With the general market direction stuck in a trading range and stocks at fairly high valuations, many investors find the strategy of selling naked puts a bit unnerving, especially those who never want to own stock. When periods such as the present one happen I add in credit spreads depending on the stock and the volatility. Good examples at present would be Apple Stock, Google Stock, Priceline Stock and Visa Stock. Of these stocks I trade in Apple and Visa. Both offer wide daily swings in prices and this makes my credit put spreads strategy highly effective at generating profits and offering protection.
This strategy of trading for profits and protection within credit spreads. either puts or calls I developed 15 years ago. It is built around a schedule based on a percentage of gains and losses in the price of the option that has been sold. I developed the strategy basing it around a stop-loss or trailing stop strategy. While similar in many respects to using a stop-loss or trailing stop there are significant differences in my schedule strategy. This includes knowing in advance various percentages I am aiming for as the trade progresses and the ability to allow room for the option prices to fluctuate without “stopping” out my position too early. I also almost always buy to close my positions manually, without using a stop-loss as my strategy allows me to stay within a trading range which allows time to manually select price points and then aim to sell out at those points.
Works For Put or Call Credit Spreads
The strategy works well for both puts and calls because it lays out a trading discipline that is easy to follow. My schedule is based on 10% moves in the put strike I have sold. Investors can devise their own schedule built around their own comfort level. I always urge investors to set up a paper trading account with their discount broker and trade new strategies before risking actual capital. Today’s paper trading accounts are identical to real-time trading except there are no real losses. It is definitely worth checking out.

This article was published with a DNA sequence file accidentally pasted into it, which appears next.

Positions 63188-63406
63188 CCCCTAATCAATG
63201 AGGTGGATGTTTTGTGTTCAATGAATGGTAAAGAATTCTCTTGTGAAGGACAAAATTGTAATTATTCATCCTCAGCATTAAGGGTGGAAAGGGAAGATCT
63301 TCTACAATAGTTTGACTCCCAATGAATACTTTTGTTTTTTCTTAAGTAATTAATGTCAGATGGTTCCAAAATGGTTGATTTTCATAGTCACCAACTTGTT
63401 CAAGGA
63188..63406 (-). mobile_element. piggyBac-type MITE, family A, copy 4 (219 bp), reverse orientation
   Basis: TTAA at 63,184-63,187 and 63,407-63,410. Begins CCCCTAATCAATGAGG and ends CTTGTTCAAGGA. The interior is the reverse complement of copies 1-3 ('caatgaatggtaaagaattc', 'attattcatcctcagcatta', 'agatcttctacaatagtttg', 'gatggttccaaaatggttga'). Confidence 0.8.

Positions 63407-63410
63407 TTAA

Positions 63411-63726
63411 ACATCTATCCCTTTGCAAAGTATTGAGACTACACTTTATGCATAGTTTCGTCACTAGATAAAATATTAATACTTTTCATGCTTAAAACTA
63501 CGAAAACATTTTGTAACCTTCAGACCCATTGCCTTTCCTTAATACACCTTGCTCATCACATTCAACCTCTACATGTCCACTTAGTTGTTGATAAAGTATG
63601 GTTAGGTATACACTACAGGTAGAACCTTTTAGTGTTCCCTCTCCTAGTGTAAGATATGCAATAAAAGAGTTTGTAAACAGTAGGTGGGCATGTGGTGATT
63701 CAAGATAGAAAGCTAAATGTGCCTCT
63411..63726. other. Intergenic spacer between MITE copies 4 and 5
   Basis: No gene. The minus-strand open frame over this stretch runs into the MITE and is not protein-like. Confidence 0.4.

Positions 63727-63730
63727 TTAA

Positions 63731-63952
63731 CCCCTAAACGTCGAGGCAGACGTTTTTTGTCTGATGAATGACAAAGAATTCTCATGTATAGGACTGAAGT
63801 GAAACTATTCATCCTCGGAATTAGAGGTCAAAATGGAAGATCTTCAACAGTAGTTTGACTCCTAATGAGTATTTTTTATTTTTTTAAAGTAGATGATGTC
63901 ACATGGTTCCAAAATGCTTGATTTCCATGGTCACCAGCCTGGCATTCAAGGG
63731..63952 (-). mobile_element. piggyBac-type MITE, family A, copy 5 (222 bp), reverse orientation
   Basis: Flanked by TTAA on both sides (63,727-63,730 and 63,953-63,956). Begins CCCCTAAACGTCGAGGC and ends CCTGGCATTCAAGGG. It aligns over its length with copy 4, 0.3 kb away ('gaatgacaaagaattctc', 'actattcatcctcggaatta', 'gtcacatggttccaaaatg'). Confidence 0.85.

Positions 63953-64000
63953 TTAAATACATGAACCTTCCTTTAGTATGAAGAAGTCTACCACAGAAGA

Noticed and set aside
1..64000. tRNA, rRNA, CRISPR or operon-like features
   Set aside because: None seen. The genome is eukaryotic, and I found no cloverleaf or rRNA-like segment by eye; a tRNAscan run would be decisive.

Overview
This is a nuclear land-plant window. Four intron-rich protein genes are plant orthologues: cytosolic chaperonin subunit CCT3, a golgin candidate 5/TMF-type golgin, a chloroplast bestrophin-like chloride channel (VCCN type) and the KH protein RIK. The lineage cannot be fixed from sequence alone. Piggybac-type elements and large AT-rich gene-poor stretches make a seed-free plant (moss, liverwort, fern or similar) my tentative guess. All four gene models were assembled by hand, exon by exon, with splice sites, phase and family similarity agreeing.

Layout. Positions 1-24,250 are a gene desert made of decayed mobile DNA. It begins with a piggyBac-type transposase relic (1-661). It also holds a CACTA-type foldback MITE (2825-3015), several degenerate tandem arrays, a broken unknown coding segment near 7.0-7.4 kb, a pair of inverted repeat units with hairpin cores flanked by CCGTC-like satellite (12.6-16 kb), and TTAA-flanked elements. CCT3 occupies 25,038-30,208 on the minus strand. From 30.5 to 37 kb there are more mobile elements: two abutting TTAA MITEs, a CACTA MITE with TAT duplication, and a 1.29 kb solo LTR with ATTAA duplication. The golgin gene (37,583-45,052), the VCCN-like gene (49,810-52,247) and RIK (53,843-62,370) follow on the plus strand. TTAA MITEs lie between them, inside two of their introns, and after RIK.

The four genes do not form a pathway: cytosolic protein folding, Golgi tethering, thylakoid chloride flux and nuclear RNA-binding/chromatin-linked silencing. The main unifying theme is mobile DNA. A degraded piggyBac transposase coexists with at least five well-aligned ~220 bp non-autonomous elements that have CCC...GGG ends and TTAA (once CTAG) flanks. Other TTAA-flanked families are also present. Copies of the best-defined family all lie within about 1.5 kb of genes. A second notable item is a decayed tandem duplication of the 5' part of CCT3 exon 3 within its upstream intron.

Double The Return Of The Original Spread
This is the method I am presently using Apple Stock in the biweekly Put Selling strategy. I have set up two credit put trades in Apple Stock. The first was May 2 for May 17 expiry and the second was on May 5 for May 23 expiry. If both of these trades were to expire out of the money and the full premiums earned, I would earn $6797.50. To date through using this scheduling strategy for my two credit put spreads I have earned $13,807.50 and still have one week left in the one trade and two weeks in the May 5 trade to continue to earn more income. The return then through using the scheduling strategy is almost double the original trade and most of the $13,807.50 earned has already been closed and is already busy in other trades as it works toward compounding my overall returns. Wealth building is all about having capital constantly working in a wide assortment of trades to compound capital as quickly as possible. By using a scheduling technique I am:
- earning more profits with my trading method with credit spreads – often double what would be earned
- protecting against large losses
- forcing myself to take profits
- reducing the likelihood of watching existing profits vanish with a change in the stock’s direction
- growing my capital quicker than with a regular credit spread strategy
- working toward compounding my capital faster
- using a simple formula that is easy to set up, implement and follow
Trading For Profits and Protection with Credit Spreads
This article is a strategy discussion of understanding how to trade credit spreads, either credit put spreads or credit call spreads for superior profit potential while protecting against losses. It is 2900 words in length and will require 8 pages if printed. FullyInformed Members can can read this strategy article directly through this link or Members can sign in to the full members site here. Non-members can join here.
Disclaimer: There are risks involved in all investment strategies and investors can and do lose capital. Trade at your own risk. Stocks, options and investing are risky and can result in considerable losses. None of the strategies, stocks or information discussed and presented are financial or trading advice or recommendations. Everything presented and discussed are the author’s own trade ideas and opinions which the author may or may not enter into. The author assumes no liability for topics, ideas, errors, omissions, content and external links and trades done or not done. The author may or may not enter the trades mentioned. Some positions in mentioned stocks may already be held or are being adjusted.
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